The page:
One last time: The latest Geier & Geier paper is not evidence that thimerosal causes autism, part 2

The other day, in response to several e-mails asking me about the latest bit of bad science and epidemiology purporting to support the idea that mercury in the thimerosal preservative that used to be in many childhood vaccines is a major cause of autism, I posted links to EpiWonk's thee-part (so far) takedown of this execrable study, whose passage through the peer-review system unchallenged is evidence of just how screwed up peer review can be at some journals. I forgot at the time that there is another, equally, if not even more, detailed takedown of this new bit of pseudoscience posted at a blog I hadn't heard of before, Pathophilia. Just to complete the piling on of the latest Geier & Geier (& Young) crapfest, I would be remiss if I didn't included links to these deconstructions as well, which show that I really didn't need to do one of my own:

  1. IRB Approval of Geier Autism Study: Yes or No?
  2. I've Been Sucked Into the Thimerosal-Autism-Geier Vortex
  3. Young-Geier Autism Study: What the--? (Part 1)
  4. Young-Geier Autism Study: What the--? (Part 2)
  5. Young-Geier Autism Study: What the--? (Part 3)
  6. Young-Geier Autism Study: What the--? (Part 4)

Ow! That's gonna leave a mark! Thus endeth the lesson, but not the disgust with the Geiers. Indeed, Kevin Leitch has coined a hilariously apt term to describe researchers like the Geiers' coinvestigator in this study Heather Young did:

I propose that any researcher or scientist who unwittingly gets into a quagmire with the Geier's should be referred to as being 'quag-geier-ed'. Its a handy way of referring to people who've (possibly accidently) stumbled into a great big pile of shit.

"Quag-Geier"? It's perfect. I still haven't figured out how an apparently able investigator like Heather Young managed to get mixed up with such nonsense. Maybe it's a lack of experience and too much trust. She is, after all, only an Assistant Professor. If she keeps putting her name on studies like this one by the Geiers, that may be as far as she ever advances.

More like this

Several people have been sending me either links to this paper or even the paper itself: Young HA, Geier DA, Geier MR. (2008). Thimerosal exposure in infants and neurodevelopmental disorders: An assessment of computerized medical records in the Vaccine Safety Datalink. J Neurol Sci. 2008 May 14 […
The other day, I wrote about how the George Washington University School of Public Health screwed up big time (there's really no other way to put it that doesn't involve liberal use of the f-bomb) by allowing vaccine-autism quack Mark Geier to assist a graduate student in epidemiology (who shall…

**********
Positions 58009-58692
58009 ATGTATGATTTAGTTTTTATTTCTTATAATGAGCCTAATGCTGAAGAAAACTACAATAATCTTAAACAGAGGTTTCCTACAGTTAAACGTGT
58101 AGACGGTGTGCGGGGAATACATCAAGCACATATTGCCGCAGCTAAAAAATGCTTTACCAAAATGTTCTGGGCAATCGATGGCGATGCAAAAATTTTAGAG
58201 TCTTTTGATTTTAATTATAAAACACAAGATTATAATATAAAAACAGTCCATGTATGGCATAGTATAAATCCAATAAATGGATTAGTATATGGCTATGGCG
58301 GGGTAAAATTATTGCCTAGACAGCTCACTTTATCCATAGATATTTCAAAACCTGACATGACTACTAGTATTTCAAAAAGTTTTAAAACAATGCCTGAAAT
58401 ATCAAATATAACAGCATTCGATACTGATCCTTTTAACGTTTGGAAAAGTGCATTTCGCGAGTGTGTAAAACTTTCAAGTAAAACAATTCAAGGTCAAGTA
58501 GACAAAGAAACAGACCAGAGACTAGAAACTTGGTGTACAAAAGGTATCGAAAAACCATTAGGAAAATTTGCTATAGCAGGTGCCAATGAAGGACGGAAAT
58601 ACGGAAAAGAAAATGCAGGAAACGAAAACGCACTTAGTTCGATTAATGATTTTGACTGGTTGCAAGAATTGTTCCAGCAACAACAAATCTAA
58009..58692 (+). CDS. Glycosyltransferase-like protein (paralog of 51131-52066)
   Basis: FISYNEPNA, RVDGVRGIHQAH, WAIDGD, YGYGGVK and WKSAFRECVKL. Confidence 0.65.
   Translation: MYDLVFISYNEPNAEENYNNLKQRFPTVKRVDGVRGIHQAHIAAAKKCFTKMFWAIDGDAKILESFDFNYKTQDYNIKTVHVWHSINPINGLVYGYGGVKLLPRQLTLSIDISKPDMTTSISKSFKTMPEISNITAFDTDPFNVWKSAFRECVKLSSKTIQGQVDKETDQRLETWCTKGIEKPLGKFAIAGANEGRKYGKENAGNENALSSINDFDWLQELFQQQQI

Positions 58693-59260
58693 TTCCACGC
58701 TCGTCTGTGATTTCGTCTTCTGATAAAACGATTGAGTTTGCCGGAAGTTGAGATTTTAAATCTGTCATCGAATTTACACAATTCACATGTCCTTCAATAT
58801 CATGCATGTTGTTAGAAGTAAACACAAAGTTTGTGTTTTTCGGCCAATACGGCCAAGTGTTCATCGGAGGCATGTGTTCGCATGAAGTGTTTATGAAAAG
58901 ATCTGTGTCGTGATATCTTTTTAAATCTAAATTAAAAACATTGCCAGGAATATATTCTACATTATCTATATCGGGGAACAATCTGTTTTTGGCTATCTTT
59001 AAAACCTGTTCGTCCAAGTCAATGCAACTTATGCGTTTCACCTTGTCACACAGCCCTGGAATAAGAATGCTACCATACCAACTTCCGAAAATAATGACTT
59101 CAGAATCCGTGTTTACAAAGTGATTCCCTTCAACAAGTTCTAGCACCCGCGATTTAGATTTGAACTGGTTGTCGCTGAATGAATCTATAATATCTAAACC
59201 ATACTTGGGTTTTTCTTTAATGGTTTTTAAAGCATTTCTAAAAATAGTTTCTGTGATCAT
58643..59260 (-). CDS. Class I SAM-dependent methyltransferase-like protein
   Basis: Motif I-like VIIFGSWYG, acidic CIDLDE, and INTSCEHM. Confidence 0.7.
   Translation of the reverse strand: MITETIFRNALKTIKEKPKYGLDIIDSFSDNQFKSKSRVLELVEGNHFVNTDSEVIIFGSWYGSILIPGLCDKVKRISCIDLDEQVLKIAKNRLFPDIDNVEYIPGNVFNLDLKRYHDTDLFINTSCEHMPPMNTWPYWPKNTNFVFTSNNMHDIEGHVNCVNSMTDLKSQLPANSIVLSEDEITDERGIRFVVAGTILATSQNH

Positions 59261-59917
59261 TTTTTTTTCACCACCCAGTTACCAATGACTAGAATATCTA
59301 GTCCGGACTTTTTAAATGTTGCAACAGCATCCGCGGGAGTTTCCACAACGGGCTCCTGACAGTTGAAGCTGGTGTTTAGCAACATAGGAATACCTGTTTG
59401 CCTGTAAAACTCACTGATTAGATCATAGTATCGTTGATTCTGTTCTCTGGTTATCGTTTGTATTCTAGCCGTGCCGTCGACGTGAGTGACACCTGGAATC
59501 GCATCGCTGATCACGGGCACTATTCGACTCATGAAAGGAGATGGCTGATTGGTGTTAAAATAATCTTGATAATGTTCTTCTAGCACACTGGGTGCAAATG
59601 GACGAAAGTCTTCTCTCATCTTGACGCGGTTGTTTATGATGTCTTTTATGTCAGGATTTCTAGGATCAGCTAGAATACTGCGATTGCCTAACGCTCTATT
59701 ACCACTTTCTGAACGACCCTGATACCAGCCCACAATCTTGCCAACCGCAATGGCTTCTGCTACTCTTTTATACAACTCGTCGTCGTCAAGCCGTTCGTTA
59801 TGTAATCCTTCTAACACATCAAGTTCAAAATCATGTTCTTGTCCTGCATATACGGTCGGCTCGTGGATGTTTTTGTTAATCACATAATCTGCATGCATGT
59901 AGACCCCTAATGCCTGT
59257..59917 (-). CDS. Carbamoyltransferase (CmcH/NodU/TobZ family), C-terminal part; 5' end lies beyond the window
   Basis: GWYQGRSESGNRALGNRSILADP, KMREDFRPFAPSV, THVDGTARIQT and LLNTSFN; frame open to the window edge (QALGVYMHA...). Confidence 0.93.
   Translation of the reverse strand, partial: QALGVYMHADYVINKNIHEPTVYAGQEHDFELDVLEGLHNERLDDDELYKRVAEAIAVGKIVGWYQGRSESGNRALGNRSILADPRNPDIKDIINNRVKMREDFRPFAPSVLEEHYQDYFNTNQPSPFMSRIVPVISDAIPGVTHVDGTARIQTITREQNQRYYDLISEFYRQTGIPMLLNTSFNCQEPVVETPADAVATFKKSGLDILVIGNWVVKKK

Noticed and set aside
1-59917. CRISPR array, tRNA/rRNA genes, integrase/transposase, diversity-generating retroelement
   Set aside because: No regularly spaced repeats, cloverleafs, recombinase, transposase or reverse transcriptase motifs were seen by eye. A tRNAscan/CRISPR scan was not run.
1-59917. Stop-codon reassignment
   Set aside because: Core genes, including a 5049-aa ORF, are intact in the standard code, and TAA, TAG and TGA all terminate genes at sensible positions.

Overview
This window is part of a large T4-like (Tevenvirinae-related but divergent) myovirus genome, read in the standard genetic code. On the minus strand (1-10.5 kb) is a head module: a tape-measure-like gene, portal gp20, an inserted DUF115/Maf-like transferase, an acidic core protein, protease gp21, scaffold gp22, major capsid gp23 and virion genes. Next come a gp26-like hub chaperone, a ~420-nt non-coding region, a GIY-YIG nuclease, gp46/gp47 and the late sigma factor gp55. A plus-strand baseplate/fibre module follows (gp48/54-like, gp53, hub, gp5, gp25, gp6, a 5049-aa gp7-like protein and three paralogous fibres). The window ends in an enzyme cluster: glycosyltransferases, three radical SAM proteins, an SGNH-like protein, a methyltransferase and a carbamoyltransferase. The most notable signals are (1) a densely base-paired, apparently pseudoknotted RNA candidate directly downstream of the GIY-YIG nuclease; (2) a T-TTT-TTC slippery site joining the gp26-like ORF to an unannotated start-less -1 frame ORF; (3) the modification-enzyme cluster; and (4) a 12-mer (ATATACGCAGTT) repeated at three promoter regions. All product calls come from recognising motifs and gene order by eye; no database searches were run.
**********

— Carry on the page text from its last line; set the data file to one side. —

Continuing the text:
I've been a bit remiss when it comes to writing about the lunacy in which it is claimed that vaccines cause autism, allegedly due to the mercury in the thimerosal preservative that was in most childhood vaccines until the end of 2002, when it was removed from all but flu vaccines. It turns out that…
There's a new blog in town that I've been meaning to pimp. It's a blog by a retired epidemiologist who got things started looking at the role of diagnostic substitution in autism diagnoses and argued that the autism "epidemic" is an artifact of changing diagnostic criteria. The blog is Epi Wonk,…

If she keeps putting her name on studies like this one by the Geiers, that may be as far as she ever advances.

I cannot believe noone has called this an "elitist threat" yet. I mean, really... the conspiracy theorists are slacking off today.

Quite OT:
The FDA is having a meeting concerning mitochondria and autism:

June 29, 2008 Workshop Goals and Objectives

"Mitochondrial Disorders of Childhood: Testing, Potential Relationships to Autism Spectrum Disorders, and Triggers for Neurological Deterioration" is a workshop to be held on Sunday June 29th after the close of the United Mitochondrial Disease Meeting in Indianapolis at the Hyatt Regency Indianapolis. The workshop will convene 11 experts in mitochondrial disorders or autism to discuss how the neurology of mitochondrial disorders might inform autism research. The conference is sponsored by a number of Federal agencies including DHHS, CDC, FDA, NINDS and NIMH. Observers are welcome as seating allows.

If this wasn't inspired by the Hannah Poling case, certainly the anti-vaxers will be grabbing this one as "proof" that autism is linked to vaccines by way of a mitochondrial disorder.